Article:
Colin Kaepernick

Colin Kaepernick’s sit-down during the national anthem reached a new level, and he couldn’t be happier. He uncapped issues that had been quieted in recent months, and his actions sparked the argument of what patriotism means.

Most importantly to Kaepernick, though, is he plastered his name on newspapers nationwide and exposed his brand to non-football fans struggling to pronounce his name. Everybody is talking about him.

Every new columnist who takes a crack at the anthem controversy tries to provide a different perspective regarding whether or not what Kaepernick did was right. They’re all talking about Colin the public figure -- the multimillionaire football player who used his TV time and influence to stir up a delicate issue.

None of them are talking about Colin the quarterback. And that may be the best thing to happen to his career since he lost his starting job to Blaine Gabbert last season.

People are falling for Kaepernick’s artificial controversy, which is creating two views pitted against each other. Team Anti-Kaep: He is a selfish, un-American attention-seeker who should put his words to action instead of disrespecting the anthem. Team Pro-Kaep: He is a brave, free-thinking public figure who is standing up for a just cause and exercising his right not to stand (which is a right granted by the Constitution). Both may be true, but neither deserve attention.

So why is this campaign so successful? It comes down to fandom.

People either love or hate Colin Kaepernick. The former mostly live in the Bay Area while the latter come from cities in the NFC West. The rest of the country are relatively indifferent about Kaepernick -- as a player, at least.

As a born-and-raised Seahawks fan, my family and I loathed Kaepernick like the Sith Lord to the Legion of Boom’s Jedi Knights. The obnoxious tattoo sleeves that kiss his arms after scoring a touchdown and his cocky personality give the Seahawks everything they’ve wanted in a super villain since Ben Roethlisberger in Super Bowl XL. Most people fail to realize that they don’t hate Colin Kaepernick. They hate the red and gold uniform he wears.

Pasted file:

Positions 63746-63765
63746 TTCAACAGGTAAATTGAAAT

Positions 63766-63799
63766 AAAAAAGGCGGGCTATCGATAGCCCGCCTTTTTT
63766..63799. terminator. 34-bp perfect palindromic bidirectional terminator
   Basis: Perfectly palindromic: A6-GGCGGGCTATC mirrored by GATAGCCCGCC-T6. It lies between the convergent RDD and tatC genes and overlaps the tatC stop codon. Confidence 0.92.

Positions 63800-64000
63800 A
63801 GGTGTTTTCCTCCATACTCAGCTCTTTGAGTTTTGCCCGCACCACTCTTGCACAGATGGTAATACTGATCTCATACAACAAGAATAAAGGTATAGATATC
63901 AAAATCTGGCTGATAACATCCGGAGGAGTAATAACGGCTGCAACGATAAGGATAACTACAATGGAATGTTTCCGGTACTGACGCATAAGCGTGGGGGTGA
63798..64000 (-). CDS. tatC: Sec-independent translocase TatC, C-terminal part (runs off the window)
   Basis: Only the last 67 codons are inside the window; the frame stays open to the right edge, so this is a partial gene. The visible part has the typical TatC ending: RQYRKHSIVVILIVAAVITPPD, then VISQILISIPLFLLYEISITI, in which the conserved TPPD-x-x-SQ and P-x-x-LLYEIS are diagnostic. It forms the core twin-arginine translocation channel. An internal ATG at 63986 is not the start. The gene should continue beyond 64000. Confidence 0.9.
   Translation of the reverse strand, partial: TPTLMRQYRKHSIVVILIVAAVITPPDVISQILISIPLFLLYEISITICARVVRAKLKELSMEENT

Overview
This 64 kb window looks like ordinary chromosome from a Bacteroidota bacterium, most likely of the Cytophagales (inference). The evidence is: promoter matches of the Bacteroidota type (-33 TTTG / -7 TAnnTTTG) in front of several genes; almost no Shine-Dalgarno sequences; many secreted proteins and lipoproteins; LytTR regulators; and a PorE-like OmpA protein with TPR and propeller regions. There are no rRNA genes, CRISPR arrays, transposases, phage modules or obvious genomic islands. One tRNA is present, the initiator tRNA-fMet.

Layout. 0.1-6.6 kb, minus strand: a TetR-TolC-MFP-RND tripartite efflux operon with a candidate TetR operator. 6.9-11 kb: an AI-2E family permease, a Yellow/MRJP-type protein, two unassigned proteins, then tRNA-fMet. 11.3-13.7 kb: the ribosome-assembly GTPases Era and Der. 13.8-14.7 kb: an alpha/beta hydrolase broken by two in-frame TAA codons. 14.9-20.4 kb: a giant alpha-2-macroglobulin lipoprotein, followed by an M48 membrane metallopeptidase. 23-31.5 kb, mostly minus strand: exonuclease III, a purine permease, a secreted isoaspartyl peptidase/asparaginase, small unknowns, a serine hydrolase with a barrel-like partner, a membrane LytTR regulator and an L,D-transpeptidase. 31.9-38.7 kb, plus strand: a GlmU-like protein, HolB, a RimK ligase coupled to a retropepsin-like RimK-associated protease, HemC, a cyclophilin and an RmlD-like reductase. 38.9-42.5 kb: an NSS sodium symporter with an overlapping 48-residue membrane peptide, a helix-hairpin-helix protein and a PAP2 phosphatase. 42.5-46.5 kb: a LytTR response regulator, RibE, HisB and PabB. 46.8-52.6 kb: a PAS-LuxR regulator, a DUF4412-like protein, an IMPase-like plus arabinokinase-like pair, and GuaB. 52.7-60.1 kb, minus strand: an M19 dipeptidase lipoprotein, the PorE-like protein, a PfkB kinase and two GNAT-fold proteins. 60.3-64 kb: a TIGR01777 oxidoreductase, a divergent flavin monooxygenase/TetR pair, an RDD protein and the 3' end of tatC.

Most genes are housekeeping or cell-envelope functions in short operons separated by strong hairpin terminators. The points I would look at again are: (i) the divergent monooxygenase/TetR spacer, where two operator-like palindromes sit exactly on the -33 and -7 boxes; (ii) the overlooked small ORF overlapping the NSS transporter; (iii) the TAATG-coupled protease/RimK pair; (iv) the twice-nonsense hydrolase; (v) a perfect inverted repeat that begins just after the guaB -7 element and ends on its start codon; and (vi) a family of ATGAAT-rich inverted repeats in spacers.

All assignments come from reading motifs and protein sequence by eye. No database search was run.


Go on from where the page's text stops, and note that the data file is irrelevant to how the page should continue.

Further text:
People are quick to jump on his political views because they don’t respect Kaepernick as a player. Nobody is paying him for his political opinions, so why should anyone care? If Peyton Manning, a well-respected, classic-style quarterback who has a high enough approval rating to run for president, were to commit a similar protest, the media would cover it just as much. Some followers would be outraged and dislike him as a player because of it. But the controversy would be nowhere near as divided and brutal as the case with Kaepernick. People flat out don’t like Kaepernick, which, in politics at least, is the entire battle.

Kaepernick’s career is dwindling. He’s not the same quarterback he was three seasons ago when he led the 49ers to a Super Bowl appearance, which means his window for publicity is shrinking. Would he start this kind of national media frenzy if he wasn’t on one of the biggest stages in the country? Probably not.

Kaepernick created a new identity. No longer were people focusing on his QB-1 battle with Gabbert, a fellow has-been, but rather his shocking protest for racial equality. He even grew the afro out (to add to his new ‘liberal’ personality? Style? Aerodynamics?).

Kaepernick set out to distract the media. He couldn’t care less if you hate him for sitting or applaud him for standing up for something. Any attention he can draw to himself and his opinions is a success.

Millions of people don’t stand, pause or honor the flag when the anthem plays. People will scorn others who don’t, scowl at them and stick their noses up, but why does Kaepernick get so much more attention? True, he is a big-name football player with great influence, but he has as much authority over politics and social justice as most average citizens.

You could agree or disagree with him, but making his actions into such a giant spectacle is exactly what Kaepernick wanted. After all, it is just more camera time.

So if you disagree with Kaepernick, stop talking about it. It’s the best thing you can do. He is not going to change his mind about sitting during the anthem until he stops getting face time (or until he gets booted from the team, whichever comes first).

He made a choice to make a statement, which is at least something. Kaepernick decided to take advantage of the air time while he has it. His career is dwindling, and so are the weight of his opinions. If he truly feels passionate about racial injustice in America, he picked the right time to let everybody know it.

Though his career might be doomed for a life of mediocrity, Kaepernick the person threw a hail Mary. People may not like what he’s done, but those who do will remember him for it. His playing won’t speak for itself. He saw something he didn’t agree with and seized the opportunity to try and make a change and rebrand himself.

For that, I’ll give a standing ovation.